“Training is a lot like hiking, you don’t start off by hiking Everest. You must first develop the capacity to do so. So you start small, with something that will challenge your current capacity. From there you keep adjusting and finding higher mountains to climb. Each summit you continue to conquer leading up to Everest will develop the physiological and psychological characteristics that are necessary to accomplish such a feat. Much like hiking, you don’t start off by snatching 120kg or losing 30kg in a month, you have to develop the habits and place yourself in an environment that encourages the development of those adaptations. Lay the proper foundation and do the simple things savagely well, because some day you may find yourself conquering your own version of everest.”– Coach Kels

What is a goal? A goal is a cognitive mechanism, said another way it’s a way of thinking that represents a future consequence and influences our present behaviour. It is something that is typically desired and valued by us and it can be found either in our conscious or subconscious.

Something that I have noticed over the past few years of coaching is that most of us are aware of our goals, however, what I’ve found is that we’re either afraid to put our goals on paper out of the fear of falling short or we don’t understand the process of what it takes to get us from point a to b. Or better yet, from point a to z.

So, what does goal setting involve? It involves:

  1. Awareness- knowing what you want to achieve (long term/outcome), why you want to achieve it, and knowing how you will achieve it (short term/process).
  2. Reviewing your potential: Knowing where you are at, what you can realistically accomplish, and why you want to accomplish it.
  3. Identifying all sources of help and support.
  4. An action plan- segmenting your goals in a way that they can be accomplished. I.e. focusing on the process.
  5. Evaluation: setting milestones, performance markers, evaluating progress and refining your goals.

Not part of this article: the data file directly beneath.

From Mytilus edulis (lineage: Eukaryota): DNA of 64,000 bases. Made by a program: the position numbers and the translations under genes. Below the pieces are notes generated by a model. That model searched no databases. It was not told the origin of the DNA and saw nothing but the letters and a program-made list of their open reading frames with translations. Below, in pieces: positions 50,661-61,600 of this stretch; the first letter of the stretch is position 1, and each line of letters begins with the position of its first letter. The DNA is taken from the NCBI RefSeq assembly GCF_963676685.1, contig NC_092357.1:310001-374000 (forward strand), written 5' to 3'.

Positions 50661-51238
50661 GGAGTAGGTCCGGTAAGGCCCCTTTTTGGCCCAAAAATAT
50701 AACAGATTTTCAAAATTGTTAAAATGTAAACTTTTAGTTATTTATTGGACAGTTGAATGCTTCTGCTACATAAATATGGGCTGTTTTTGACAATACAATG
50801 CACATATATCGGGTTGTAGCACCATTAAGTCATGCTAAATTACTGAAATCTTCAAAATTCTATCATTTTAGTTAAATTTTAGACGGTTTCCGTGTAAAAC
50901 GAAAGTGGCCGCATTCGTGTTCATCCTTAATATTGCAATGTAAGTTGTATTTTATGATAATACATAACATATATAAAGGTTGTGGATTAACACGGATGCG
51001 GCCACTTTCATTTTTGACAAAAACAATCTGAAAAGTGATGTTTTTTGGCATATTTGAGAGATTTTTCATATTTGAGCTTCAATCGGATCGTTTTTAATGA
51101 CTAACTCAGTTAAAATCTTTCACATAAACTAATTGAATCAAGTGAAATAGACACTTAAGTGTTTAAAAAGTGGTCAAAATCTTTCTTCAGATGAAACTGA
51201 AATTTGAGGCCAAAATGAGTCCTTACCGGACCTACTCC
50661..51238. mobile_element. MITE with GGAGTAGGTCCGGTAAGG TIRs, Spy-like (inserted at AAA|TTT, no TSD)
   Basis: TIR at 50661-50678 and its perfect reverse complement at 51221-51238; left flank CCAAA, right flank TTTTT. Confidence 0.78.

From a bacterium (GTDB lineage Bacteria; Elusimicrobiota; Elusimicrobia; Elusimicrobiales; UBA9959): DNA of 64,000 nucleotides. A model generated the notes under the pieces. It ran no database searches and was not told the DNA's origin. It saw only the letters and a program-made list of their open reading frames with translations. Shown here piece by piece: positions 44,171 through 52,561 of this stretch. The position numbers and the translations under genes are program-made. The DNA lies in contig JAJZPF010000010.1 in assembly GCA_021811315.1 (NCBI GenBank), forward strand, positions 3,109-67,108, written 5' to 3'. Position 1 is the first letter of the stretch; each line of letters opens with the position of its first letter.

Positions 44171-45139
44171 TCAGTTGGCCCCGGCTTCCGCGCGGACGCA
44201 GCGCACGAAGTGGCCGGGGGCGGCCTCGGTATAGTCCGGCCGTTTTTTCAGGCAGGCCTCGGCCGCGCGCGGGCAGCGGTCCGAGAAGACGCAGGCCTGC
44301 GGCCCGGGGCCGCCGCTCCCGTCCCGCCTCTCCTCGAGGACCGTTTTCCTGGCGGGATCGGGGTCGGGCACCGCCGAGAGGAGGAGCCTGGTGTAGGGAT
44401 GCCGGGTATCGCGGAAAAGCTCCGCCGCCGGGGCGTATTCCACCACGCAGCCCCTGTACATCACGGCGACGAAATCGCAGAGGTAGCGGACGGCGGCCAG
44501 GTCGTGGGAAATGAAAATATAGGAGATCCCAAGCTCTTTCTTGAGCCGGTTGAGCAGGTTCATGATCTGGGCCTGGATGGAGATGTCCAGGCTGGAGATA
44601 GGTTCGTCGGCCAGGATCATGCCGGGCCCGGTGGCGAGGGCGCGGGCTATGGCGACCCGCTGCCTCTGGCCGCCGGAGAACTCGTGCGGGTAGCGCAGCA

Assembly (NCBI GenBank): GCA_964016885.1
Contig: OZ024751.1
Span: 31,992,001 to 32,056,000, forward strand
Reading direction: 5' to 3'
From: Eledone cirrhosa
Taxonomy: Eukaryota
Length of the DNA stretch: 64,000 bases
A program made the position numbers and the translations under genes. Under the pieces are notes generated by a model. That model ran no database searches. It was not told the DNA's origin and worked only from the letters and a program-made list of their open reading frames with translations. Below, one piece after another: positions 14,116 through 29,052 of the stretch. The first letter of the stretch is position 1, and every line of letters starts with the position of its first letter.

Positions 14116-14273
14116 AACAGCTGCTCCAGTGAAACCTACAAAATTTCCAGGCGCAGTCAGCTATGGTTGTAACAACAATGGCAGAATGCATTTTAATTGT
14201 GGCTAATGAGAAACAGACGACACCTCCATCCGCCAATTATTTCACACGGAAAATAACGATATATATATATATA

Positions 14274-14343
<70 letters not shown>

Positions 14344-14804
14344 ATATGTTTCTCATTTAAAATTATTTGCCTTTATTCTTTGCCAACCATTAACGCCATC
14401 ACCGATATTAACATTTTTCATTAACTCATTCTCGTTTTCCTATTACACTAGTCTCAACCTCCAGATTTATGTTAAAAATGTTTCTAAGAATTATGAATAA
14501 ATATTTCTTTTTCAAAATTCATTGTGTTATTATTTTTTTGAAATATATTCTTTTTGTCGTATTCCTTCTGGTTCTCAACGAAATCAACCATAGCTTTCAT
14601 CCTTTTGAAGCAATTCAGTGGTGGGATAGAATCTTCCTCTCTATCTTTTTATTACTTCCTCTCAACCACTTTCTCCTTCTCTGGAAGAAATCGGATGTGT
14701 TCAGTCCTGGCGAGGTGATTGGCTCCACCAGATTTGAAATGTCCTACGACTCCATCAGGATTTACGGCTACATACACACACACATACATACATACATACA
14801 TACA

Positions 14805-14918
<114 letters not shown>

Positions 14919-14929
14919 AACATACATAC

Why should we set goals? Because there are only a handful of individuals who have ever stumbled their way to success or to high levels of performance within their respective fields. I’ve often viewed the process of setting goals as being similar to having a detailed map of where you want to go and how you want to get there. Without a well defined destination there is no clear ending, and no definitive way of measuring progress. What we need is a bold and clearly defined outcome with a heavy emphasis on the process that will lead us to that outcome.

The cool thing about goals, aside from having a map that will stretch us beyond what we currently deem possible, is that they have this ability to help us better regulate and manage our motivation. They do so by directing our attention and action towards specific tasks, mobilizing and regulating our effort, influencing our persistence, and helping us to problem solve in an attempt to bring about our desires.

We all set wildly varying goals, all of which, are often based on a standard that is not our own: i.e. to get stronger, fitter, leaner, faster, etc.. In other instances we set loud, bold, goals: I want to win at nationals, worlds, or the highest level of competition possible. However, we often forget to consider “why?” those goals are important to us, what those goals look like specifically, how our lives will change as a result of achieving those goals, and what it truly takes to achieve those goals.

Whether your goal is a competitive based goal or a recreational based goal you need to confront your “why?” that is involved with the pursuit of that goal. The why is the driving force behind the “what” and the “how”. Having the “what” and the “how” down without defining the “why” is a lot like trying to drive a Ferrari without putting any fuel in it- you can mash the gas pedal all you want but you aren’t going to end up going anywhere.

Once you have figured out your why it’s time to deeper into your how.

Goals serve as regulators of human action. We’ve all had them, set them and even embarked on the journey to bring them into fruition at some point in our lives. However, in some instances those goals haven’t been fully realized.

Why is that?

Although my experience in life may be limited, something that I have observed over time is that regardless of if a specific venture or pursuit is related to business, sport, school, or otherwise, what makes that pursuit successful is a commitment to the process.